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Old 27th Apr 2019, 16:49
  #4448 (permalink)  
Join Date: Dec 2015
Location: Cape Town, ZA
Age: 58
Posts: 419
Originally Posted by Chu Chu View Post
I find it fascinating to watch highly qualified and experienced folks take nearly opposite views of the crews’ and Boeing’s respective contributions to the accidents.

I wonder if folks might get closer to consensus if the judged the crews based on what did happen, and Boeing on what could have happened. As SLF, I have to accept that the chaos in the cockpit would have been beyond anything I’m capable of imagining. But I’m still skeptical that a crew trapped in a tug-of-war with the control column shouldn’t have worked out that they should apply nose-up trim – and keep applying it until things got better or it became completely obvious that it wasn’t working.

At the same time, I’m assuming that the AOA probe failure could have happened in IMC. At least I haven’t seen anyone explain why it couldn’t. It seems perfectly reasonable that a crew faced with a stick shaker for no obvious reason and a display showing the horizon rising above the flight path for no obvious reason might hesitate before making major nose-up control and pitch inputs. And it sounds like it could have become too late pretty quickly.

Am I missing something?
I raised the possibility of faulty AOA and MCAS activation during night IMC conditions many pages ago, but there were no bites to my suggestion. If you throw in somatogravic illusion, the outcome could only have been more difficult than the two (three) actual cases that occurred in daytime VMC conditions. Juggling flight controls, instrument displays and spatial orientation at once would a real handful.

You comment raises a broader issue: With hindsight we know that both aircraft were flyable, with the right sequence of control inputs. At the time the pilots could not have known this for sure, and may have wasted energy on many mental scenarios, most of which did not lead to the small number of escape steps. They did not know for certain if there was any kind of mechanical malfunction (parts of the horizontal stabiliser or elevator fell off, control systems jammed), computer gone rogue (we know the cutoff switches are supposed to work, but are you really sure). In addition they might conceivably avoid doing things that might make the situation worse, or provoke the computer systems into more nose-down trim?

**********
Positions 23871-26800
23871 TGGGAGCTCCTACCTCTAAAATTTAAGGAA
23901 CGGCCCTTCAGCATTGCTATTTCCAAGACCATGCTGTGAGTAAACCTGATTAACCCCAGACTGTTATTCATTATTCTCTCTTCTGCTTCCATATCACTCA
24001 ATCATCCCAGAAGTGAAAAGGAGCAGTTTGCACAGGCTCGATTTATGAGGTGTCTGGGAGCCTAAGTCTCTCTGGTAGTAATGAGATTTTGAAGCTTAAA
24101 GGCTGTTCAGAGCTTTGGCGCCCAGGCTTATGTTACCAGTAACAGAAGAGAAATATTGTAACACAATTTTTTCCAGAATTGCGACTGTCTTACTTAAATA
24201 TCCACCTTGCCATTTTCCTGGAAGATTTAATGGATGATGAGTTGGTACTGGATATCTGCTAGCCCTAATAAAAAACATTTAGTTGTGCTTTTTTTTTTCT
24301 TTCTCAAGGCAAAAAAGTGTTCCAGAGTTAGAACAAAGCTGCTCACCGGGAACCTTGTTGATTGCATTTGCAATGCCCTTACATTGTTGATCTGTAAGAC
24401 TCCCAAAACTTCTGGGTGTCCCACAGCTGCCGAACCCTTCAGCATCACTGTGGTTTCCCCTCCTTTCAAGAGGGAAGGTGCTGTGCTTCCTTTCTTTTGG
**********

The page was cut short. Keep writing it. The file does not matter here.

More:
As several personal anecdotes have reminded us, when things go seriously wrong, rational thought sometimes goes right out the window. My understanding is that passenger jet pilots do not wake up in the morning expecting to face imminent death. The training process does not emphasise this kind of life or death situation, and the selection process does not specifically weed out those that would fail to meet test-pilot or astronaut standards.
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